U.S. automotive injection molder Bryan Custom Plastics has clinched a deal with Argentine molder Lodigiani y Leali SAIC to manufacture parts for a local Ford plant. Under the agreement, the Argentine firm, which already injection molds items for the automotive, marine, computer and beverage packaging sectors, will make molds and interior vehicle parts for Bryan and supply Ford's Pacheco plant, said Daryl Ditmer, Bryan's strategic planning director in the company's Bryan, Ohio, headquarters.
Lodigiani y Leali of Villa Madero already molds interior and exterior plastic parts for Ford, Volkswagen, Renault and Mercedes-Benz.
As part of the Bryan agreement, the company will make parts for Ford's 19981/2 model-year Ranger truck.
Depending on market demands in South America, Bryan could seek a similar deal to supply one of the big auto groups in Brazil, Ditmer said.
Bryan Custom Plastics has sought business partners in Brazil and Argentina for more than a year to help it to serve some of its major automotive clients in South America.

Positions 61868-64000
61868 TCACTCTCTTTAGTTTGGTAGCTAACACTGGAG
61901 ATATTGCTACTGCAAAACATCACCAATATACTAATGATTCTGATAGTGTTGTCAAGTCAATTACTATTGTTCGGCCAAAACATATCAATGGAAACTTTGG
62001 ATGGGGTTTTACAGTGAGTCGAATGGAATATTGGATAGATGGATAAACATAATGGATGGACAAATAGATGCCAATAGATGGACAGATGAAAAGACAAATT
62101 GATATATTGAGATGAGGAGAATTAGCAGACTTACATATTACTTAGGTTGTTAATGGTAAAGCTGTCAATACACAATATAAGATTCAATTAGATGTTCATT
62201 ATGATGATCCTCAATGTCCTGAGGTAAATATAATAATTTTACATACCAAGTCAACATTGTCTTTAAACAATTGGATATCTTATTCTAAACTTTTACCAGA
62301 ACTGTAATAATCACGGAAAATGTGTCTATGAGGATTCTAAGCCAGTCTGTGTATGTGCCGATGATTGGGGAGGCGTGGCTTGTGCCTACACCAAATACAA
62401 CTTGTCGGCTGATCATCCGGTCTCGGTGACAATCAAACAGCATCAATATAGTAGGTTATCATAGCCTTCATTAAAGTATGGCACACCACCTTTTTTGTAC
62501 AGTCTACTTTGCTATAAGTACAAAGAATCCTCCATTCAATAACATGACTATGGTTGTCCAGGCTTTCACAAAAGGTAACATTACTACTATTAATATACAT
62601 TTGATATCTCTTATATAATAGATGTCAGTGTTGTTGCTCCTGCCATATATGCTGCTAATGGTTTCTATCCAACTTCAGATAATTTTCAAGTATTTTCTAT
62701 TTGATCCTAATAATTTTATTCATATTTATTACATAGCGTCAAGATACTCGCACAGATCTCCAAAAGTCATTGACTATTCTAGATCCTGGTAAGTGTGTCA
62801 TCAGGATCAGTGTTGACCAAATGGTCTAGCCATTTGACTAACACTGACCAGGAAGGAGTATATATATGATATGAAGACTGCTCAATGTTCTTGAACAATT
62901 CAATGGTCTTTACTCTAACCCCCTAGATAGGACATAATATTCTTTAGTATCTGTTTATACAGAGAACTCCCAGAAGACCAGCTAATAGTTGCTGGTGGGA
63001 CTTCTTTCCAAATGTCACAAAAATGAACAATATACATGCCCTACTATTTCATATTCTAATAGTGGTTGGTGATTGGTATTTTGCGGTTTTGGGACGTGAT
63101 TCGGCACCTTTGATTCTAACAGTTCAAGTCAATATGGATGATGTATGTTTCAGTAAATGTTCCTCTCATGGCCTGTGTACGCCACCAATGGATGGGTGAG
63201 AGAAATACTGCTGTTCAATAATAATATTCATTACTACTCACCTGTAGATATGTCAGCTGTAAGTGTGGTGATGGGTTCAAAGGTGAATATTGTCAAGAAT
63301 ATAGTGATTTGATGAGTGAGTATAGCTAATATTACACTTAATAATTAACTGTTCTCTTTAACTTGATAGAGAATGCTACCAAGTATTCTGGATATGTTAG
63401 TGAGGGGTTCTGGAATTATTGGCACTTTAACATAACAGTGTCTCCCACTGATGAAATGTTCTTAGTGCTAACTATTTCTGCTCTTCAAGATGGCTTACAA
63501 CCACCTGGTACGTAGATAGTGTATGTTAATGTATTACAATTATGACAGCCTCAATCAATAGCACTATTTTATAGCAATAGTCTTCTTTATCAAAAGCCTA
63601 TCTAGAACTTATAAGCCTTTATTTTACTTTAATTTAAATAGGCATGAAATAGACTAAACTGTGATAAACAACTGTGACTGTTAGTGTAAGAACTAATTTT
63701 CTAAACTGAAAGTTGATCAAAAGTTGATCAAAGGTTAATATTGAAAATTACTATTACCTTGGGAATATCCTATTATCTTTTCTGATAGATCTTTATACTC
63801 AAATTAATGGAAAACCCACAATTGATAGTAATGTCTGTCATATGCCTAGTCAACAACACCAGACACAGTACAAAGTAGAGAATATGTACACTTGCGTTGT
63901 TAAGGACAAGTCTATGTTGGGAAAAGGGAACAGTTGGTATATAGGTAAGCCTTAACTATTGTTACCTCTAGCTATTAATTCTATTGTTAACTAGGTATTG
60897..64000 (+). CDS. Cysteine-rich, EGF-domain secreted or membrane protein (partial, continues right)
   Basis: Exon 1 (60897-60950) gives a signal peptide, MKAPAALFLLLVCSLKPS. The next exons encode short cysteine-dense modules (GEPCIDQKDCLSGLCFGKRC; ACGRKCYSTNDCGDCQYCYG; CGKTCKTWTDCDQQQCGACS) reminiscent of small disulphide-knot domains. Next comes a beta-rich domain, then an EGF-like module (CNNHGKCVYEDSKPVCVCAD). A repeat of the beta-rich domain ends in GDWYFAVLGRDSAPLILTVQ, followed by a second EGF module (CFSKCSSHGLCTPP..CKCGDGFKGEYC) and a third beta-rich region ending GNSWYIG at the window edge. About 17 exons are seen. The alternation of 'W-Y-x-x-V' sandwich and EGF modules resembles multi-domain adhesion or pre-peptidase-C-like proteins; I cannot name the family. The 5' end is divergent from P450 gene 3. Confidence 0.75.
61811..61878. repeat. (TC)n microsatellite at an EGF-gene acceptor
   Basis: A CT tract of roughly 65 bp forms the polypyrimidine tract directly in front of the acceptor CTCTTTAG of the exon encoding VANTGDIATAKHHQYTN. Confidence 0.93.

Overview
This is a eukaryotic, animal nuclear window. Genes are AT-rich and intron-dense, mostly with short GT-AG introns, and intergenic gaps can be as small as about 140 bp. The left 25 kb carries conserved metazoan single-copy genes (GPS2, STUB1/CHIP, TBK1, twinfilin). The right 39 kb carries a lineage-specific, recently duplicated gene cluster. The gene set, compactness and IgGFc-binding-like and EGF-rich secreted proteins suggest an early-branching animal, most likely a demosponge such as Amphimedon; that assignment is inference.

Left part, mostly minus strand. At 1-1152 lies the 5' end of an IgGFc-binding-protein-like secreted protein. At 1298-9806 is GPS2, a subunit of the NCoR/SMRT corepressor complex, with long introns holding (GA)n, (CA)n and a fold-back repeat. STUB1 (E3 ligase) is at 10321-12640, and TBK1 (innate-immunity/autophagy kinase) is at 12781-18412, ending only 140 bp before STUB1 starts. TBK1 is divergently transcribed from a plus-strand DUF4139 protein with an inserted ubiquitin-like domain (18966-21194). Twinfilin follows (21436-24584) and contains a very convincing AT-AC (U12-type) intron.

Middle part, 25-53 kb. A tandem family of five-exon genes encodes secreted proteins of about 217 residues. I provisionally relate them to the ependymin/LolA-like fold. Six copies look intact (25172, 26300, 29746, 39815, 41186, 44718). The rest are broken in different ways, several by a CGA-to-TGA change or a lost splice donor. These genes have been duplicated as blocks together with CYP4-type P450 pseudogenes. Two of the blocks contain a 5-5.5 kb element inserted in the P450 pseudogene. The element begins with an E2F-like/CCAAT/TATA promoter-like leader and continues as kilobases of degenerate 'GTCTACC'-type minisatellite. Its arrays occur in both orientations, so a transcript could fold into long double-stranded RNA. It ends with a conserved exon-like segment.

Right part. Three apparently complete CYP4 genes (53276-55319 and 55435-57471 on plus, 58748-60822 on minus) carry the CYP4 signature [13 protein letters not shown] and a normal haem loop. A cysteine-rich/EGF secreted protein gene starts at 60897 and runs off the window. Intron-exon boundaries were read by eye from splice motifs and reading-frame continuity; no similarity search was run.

The U.S. molder, a division of Rocky River, Ohio-based United Screw and Bolt Corp., visited four firms in Brazil and Argentina before Ford decided that its vehicle would be assembled in Pacheco, Ditmer said.
Then Bryan initiated serious discussions with two Argentine molders, Lodigiani y Leali and Albano Cozzuol SA, a La Plata-based mold manufacturer and molder of automotive and packaging parts.
Bryan concluded the deal with Lodigiani y Leali in June. The contract does not require the Argentine molder to buy new injection molding machines, according to Ditmer.
``I think that they are breaking some new ground [with the work], but they appear to have the basic capabilities,'' he said.
The Argentine firm already is equipped with versatile mold-making facilities and injection presses with clamping forces of 15-2,300 tons.
Ditmer said Bryan generally was impressed with the quality and capacity of custom molders in Brazil and Argentina.
``We hope to develop more business down there,'' he said.
Ditmer said his firm already has ``a pretty good idea'' which company it would work with in Brazil.
``We may get more active in a few months time,'' he said.